I only know that next time, for Houston in 2014, I will once again be even MORE prepared to break through and run the marathon I have hoped to since 2011.  2:59:XX.

Dom, I owe you an apology as you taught me the greatest lesson anyone ever has in my now 46 years on earth.

Take nothing for granted.  Cherish everything.  Never give up.

I’m sorry that it took me a couple of weeks to come back around.  Stop feeling sorry for myself and getting my sh#% together.

Trust that in 8 days on the anniversary of your passing I am going to give this foot a try.  If all I do is make it down the block before I have to stop, that is going to be fine.  It is in the trying where winners are revealed, not in the succeeding.

Thank you for reminding me of that lesson and perhaps this injury is the reminder I needed to not assign success or failure by a race clock suspended over a line on some street.  But in being willing to take a swing at that achievement with love in your heart and true fearlessness.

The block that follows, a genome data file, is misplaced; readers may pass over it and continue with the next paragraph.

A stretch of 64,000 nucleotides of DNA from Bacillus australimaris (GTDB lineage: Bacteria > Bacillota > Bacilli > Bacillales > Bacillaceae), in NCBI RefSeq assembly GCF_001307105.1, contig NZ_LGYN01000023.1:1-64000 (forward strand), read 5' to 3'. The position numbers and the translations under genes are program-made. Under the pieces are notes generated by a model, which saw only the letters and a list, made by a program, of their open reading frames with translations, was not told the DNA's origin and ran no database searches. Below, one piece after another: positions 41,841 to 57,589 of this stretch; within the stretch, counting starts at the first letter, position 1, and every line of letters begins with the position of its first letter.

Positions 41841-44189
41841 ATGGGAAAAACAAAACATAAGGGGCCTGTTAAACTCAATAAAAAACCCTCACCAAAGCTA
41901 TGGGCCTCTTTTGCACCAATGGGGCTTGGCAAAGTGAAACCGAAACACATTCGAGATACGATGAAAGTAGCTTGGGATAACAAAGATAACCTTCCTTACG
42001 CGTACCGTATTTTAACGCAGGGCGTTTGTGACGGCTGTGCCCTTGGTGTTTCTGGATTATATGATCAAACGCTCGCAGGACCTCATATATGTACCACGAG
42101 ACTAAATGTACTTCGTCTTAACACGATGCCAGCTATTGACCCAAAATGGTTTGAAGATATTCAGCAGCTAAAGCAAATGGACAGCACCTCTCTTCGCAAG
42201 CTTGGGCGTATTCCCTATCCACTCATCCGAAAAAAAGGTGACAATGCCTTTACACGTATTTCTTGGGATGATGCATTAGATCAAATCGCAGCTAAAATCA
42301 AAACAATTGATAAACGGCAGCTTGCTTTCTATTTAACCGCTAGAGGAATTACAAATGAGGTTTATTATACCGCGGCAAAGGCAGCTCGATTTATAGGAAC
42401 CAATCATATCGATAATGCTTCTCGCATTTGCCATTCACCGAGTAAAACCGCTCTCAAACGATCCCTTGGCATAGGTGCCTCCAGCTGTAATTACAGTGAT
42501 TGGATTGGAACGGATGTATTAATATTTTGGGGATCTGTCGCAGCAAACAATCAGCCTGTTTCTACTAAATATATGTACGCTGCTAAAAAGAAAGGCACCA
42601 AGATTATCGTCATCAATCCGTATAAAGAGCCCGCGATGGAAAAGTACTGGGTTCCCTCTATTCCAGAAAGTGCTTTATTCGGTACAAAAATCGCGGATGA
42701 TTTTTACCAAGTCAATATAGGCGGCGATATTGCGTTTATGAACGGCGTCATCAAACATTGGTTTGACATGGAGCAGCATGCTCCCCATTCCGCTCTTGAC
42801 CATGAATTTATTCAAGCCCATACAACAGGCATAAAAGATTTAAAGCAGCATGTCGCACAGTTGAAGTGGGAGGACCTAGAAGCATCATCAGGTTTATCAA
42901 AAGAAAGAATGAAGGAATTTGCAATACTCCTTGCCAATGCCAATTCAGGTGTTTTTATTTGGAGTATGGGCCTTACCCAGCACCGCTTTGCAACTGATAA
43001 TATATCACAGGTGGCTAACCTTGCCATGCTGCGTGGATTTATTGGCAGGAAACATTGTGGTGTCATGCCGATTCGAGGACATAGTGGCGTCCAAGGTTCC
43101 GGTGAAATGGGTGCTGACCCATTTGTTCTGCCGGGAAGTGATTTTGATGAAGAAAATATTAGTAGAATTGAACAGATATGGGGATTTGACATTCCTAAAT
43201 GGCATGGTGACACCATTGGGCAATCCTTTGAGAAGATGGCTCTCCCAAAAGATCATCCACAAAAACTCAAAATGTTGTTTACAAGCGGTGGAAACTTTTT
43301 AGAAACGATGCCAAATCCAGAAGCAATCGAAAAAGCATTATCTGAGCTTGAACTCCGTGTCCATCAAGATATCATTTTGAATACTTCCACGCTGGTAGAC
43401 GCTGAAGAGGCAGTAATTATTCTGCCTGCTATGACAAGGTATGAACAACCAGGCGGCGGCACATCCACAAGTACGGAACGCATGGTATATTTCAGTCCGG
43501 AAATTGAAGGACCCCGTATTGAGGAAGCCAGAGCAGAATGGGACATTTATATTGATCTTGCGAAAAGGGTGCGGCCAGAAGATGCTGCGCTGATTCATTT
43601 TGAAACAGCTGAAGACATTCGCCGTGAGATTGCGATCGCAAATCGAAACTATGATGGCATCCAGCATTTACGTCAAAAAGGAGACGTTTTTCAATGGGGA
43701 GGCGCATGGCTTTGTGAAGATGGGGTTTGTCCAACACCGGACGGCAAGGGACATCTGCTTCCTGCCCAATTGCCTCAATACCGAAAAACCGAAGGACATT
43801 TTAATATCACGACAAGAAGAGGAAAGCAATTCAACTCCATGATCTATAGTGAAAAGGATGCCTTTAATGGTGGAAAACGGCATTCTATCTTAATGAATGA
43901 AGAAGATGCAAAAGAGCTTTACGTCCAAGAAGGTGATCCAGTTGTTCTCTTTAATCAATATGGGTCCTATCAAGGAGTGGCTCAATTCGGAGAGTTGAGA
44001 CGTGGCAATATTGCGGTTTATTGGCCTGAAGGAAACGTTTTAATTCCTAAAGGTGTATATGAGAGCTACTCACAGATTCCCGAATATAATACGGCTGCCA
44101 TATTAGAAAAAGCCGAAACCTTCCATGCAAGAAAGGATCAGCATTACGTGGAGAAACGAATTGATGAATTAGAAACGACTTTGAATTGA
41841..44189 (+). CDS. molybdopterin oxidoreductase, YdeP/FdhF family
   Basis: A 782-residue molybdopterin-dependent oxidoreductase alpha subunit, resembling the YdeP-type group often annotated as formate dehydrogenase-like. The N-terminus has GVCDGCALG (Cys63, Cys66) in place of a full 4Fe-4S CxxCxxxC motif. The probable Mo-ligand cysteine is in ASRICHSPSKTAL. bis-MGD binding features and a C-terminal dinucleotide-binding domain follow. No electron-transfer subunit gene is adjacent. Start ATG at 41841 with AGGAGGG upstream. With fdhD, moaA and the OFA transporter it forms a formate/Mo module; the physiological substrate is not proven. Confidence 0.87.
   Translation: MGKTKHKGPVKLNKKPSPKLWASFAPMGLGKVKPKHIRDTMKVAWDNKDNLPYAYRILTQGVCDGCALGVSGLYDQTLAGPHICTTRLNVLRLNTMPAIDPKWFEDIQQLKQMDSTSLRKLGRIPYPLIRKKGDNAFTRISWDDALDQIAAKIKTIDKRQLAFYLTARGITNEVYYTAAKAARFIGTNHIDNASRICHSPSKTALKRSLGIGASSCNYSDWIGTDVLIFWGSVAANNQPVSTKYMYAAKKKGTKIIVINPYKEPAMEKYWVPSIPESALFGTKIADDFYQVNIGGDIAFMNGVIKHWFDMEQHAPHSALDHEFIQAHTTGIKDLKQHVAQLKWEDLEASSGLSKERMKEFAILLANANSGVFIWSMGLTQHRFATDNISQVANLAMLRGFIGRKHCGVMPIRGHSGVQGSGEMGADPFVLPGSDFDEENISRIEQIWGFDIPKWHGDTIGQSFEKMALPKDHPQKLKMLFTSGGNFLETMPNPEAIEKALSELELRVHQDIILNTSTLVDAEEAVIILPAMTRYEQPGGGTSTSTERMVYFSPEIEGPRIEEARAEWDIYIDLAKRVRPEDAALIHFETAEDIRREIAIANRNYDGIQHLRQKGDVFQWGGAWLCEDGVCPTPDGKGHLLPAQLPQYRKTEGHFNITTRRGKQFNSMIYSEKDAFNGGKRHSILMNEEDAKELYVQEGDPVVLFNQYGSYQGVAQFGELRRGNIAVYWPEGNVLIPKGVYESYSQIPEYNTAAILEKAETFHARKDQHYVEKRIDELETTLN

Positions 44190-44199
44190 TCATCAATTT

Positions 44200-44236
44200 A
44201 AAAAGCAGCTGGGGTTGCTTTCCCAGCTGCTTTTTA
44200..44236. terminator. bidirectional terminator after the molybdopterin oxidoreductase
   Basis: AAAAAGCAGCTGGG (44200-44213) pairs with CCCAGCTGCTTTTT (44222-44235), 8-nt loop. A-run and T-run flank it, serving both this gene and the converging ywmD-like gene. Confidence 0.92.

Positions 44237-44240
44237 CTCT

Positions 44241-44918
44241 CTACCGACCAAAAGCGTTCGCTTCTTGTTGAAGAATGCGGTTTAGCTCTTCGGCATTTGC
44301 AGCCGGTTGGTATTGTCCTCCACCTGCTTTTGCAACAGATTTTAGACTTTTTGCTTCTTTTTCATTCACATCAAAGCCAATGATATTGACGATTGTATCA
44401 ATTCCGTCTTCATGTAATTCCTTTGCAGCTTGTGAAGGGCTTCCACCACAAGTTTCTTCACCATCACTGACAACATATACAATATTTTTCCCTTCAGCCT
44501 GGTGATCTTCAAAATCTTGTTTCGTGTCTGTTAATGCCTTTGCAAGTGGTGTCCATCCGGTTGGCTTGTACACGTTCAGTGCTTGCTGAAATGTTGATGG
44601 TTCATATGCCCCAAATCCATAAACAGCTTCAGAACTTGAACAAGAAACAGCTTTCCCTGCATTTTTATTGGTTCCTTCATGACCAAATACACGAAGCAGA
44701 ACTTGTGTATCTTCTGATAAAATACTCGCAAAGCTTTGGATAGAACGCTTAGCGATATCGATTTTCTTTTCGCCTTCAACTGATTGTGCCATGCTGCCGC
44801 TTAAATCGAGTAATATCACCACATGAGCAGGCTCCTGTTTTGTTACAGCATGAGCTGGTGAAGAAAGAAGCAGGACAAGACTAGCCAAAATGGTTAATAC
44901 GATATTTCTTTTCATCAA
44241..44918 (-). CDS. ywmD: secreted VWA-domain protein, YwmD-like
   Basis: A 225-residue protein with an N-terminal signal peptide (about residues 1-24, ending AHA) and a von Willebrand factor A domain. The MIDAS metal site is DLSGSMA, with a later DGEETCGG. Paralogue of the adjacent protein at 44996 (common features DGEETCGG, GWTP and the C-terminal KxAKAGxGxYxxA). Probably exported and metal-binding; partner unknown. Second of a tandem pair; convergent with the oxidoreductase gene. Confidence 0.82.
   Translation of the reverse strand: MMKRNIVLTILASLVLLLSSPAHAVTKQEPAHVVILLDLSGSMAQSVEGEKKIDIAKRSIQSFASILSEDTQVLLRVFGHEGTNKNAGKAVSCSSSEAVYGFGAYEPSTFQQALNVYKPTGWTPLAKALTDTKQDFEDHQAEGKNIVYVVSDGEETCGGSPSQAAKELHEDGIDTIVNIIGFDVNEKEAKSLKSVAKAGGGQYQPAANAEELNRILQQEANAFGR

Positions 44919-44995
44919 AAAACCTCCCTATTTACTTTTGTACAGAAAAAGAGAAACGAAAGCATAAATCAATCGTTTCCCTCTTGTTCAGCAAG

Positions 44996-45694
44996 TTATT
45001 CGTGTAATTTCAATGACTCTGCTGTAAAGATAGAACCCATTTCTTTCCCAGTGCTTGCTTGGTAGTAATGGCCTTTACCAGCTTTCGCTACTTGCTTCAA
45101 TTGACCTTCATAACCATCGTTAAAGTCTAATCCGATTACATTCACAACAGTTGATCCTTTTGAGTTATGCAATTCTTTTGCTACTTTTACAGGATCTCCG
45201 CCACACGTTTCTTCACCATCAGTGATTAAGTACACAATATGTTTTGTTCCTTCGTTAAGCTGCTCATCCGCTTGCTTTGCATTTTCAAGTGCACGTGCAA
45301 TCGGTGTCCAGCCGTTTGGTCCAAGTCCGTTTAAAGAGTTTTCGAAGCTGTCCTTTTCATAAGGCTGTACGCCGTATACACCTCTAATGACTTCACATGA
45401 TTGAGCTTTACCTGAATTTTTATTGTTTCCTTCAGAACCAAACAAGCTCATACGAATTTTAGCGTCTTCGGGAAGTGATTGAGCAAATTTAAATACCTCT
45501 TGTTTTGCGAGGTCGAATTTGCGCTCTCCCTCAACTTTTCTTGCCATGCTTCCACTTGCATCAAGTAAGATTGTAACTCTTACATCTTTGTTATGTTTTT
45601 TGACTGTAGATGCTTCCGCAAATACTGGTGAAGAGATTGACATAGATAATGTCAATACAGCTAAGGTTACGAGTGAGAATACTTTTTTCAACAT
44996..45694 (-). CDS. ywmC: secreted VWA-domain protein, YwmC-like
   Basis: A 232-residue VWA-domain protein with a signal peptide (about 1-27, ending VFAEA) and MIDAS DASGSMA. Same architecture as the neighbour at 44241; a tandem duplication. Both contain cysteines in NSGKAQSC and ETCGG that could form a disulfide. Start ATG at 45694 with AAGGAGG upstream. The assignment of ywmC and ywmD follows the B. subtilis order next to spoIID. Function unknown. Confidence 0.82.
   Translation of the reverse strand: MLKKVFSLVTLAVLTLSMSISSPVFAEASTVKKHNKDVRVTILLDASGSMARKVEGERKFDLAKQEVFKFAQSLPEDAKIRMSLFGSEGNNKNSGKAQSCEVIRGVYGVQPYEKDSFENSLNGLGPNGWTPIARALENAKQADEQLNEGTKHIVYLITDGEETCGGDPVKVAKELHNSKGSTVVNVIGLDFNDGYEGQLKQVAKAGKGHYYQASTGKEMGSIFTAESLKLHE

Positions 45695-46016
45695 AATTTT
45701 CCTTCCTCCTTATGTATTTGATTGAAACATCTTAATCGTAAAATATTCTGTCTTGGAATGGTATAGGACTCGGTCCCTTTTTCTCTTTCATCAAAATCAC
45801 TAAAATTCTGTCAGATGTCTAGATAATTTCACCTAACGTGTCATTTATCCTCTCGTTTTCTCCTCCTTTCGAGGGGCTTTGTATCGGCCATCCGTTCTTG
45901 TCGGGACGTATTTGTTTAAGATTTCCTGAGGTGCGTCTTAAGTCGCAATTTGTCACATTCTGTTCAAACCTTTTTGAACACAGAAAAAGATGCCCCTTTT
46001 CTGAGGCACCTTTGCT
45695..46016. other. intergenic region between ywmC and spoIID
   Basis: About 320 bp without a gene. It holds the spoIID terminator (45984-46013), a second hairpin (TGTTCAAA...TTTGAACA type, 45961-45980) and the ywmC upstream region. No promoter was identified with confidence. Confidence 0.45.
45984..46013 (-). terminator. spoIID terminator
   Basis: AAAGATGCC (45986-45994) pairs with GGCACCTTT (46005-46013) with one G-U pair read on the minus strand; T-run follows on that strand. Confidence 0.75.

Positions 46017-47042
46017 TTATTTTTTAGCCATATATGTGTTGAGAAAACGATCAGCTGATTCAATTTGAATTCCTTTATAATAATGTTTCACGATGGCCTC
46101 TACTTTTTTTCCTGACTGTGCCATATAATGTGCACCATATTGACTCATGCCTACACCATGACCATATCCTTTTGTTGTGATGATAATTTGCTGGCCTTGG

If things align for us down in Houston, TX this winter I am going to make sure that my wife and daughter are there to see the greatest 400 meters I will ever run in my life.  I am going to do it with great passion, great effort and ferocity.  And it is going to make all of these trying days just a side-note to this journey.

And God, if you are listening – I get it now.  You have a plan for me and I’m not privy to all the details at this point.  That is what faith is.